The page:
The best trail bikes hit the sweet spot between rowdy enduro bikes and svelte cross-country bikes, delivering performance that’s equal parts fun and super-capable.
This has made trail bikes an incredibly popular category among the best mountain bikes in recent years. They give you a bit of everything, and probably open up the widest range of trails and riding when compared to other types of mountain bike.
The flipside is that choosing the best trail bike for you can be quite a bewildering prospect – there are simply so many options on the market.
Fortunately, you’ve come to the right place because our expert mountain bike testers have spent years riding and reviewing dozens of trail bikes, and this list of the best trail bikes in 2023 will help you find the perfect machine for you.
We’ve also put together a buyer’s guide to trail bikes at the end of this list that explains everything you need to know about this type of mountain bike, from what sort of terrain they are good for to the size of disc brake rotors – we’ve covered it all!
Best trail mountain bikes in 2023
Bird Aether 9
- £3,850 as tested
- Pros: BikeRadar’s trail bike of the year 2021; excellent geometry; exceptional value for money
- Cons: Smoother bikes out there
The Bird Aether 9 won our 2021 Trail Bike of the Year award, thanks to its ability to deliver in virtually all situations from long days in the saddle to short, sharp bursts in the woods.
Bird is known for long and slack geometry and the Aether 9 follows suit, with a 65-degree head-tube angle and 77-degree seat tube. Paired with the RockShox 140mm Pike Ultimate fork and Super Deluxe rear shock, this translates to a bike that is unflappable and right at home on twisty, steep descents.
When it comes to climbing, ample space between the saddle and bar lets you put your body weight in the right place and the suspension robs very few watts.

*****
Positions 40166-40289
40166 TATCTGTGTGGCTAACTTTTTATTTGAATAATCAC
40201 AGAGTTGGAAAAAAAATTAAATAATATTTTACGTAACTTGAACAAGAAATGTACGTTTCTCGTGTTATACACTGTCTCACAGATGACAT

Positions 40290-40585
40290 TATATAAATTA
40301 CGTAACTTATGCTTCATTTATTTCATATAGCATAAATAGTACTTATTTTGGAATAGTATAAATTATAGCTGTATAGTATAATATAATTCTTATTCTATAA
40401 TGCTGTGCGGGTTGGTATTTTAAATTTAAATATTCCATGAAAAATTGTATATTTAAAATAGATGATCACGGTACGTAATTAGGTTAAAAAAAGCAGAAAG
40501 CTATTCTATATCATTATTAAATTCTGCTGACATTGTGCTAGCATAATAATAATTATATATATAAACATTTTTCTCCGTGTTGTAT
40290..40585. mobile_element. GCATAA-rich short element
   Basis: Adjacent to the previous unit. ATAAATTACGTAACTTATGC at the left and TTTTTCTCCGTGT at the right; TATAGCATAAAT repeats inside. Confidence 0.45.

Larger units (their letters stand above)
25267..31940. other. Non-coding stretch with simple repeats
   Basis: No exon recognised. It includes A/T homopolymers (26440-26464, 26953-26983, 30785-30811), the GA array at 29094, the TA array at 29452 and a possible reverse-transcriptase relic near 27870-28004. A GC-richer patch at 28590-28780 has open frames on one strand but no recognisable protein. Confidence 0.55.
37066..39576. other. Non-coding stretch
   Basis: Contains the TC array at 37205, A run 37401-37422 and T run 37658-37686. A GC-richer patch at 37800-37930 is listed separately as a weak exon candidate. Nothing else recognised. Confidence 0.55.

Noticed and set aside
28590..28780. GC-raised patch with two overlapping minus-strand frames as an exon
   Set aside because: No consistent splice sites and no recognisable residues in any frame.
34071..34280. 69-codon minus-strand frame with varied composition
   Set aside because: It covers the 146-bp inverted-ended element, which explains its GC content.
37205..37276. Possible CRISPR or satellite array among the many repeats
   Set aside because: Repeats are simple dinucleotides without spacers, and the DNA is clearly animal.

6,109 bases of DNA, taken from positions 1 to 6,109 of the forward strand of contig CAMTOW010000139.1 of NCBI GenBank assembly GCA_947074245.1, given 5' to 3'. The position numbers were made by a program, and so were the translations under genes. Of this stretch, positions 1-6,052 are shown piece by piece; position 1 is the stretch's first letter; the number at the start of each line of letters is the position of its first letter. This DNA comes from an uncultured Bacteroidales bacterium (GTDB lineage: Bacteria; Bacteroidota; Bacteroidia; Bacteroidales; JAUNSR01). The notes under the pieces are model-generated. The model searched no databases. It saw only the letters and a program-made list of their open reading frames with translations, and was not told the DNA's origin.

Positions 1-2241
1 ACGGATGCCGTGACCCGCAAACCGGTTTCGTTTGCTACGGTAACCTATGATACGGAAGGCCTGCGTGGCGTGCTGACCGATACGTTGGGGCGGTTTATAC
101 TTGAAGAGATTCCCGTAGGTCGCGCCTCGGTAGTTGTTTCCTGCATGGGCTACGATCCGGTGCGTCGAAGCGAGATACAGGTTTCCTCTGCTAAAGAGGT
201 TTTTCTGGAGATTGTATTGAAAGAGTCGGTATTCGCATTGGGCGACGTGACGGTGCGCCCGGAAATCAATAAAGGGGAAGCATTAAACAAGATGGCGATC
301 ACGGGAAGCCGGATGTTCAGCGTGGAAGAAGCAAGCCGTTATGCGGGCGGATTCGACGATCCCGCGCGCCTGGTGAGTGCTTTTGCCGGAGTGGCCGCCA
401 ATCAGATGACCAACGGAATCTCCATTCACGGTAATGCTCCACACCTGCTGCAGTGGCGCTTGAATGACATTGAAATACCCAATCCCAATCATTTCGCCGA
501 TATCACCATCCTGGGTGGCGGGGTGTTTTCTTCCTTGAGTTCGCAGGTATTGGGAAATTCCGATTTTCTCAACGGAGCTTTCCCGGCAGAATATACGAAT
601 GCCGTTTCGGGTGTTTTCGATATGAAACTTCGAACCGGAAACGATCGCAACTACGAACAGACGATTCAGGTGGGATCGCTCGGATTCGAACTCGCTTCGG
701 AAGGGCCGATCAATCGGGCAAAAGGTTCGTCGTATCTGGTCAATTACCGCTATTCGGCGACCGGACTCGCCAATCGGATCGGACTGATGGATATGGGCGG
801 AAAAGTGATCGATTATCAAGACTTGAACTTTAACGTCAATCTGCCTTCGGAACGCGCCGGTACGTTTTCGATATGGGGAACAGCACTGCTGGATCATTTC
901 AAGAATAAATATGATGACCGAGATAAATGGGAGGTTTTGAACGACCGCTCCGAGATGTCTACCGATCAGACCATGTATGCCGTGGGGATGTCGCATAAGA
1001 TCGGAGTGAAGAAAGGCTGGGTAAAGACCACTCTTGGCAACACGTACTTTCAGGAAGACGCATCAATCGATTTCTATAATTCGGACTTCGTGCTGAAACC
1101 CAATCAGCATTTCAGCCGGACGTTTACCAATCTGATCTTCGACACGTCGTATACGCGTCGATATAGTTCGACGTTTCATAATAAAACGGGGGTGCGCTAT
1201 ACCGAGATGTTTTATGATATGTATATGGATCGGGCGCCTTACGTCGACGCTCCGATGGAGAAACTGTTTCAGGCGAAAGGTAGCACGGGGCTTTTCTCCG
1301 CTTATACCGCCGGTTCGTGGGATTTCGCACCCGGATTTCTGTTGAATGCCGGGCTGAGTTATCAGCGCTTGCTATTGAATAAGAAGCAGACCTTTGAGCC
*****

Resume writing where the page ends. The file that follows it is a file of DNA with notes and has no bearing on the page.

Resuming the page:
Boardman MTR 8.9
- £1,750 as tested
- Pros: Fantastic all-rounder
- Cons: Limits become clear on extreme terrain
The Boardman MTR 8.9 has the same geometry and suspension as the pricier MTR 9.0.
It has a well-chosen spec that balances cost, performance and strength, with a RockShox front fork, a SRAM NX Eagle drivetrain and Maxxis tyres.
The triple-butted alloy frame looks purposeful and has externally routed cables, making for easy maintenance. There is a bottle mount too, but we found there to be minimal clearance.
The geometry is modern but not extreme with a generous reach, leading to a comfortable ride.
You do have to shift your weight forward to keep front-wheel traction over tricky ascents, and downhill the bike is fairly noisy. So really this is a bike for speedy trail centre rides, rather than super-challenging terrain.
The bike is also ripe for upgrades and, with a few parts swapped out, we think it would be great as a lightweight, mile-munching machine.
Cannondale Habit 4
- £2,300 / $2,300 / €2,699 / AU$4,399 as tested
- Pros: Well-balanced; confidence-inspiring ride; fun and flicky
- Cons: Shimano Deore drivetrain can be a little clunky
The Habit 4 impressed us with its playful and balanced ride feel.
Its aluminium frame features size-specific geometry. Cannondale increases the chainstay length with the frame size making the Habit. The bike feels surefooted and quick to turn.
We found the RockShox Recon fork to bind on hard compressions, though this didn’t take too much away from the performance of the bike.
A steep seat tube angle of 77.5 degrees makes winching up climbs comfortable, though the bike lacks some of the punchiness of other bikes on this list.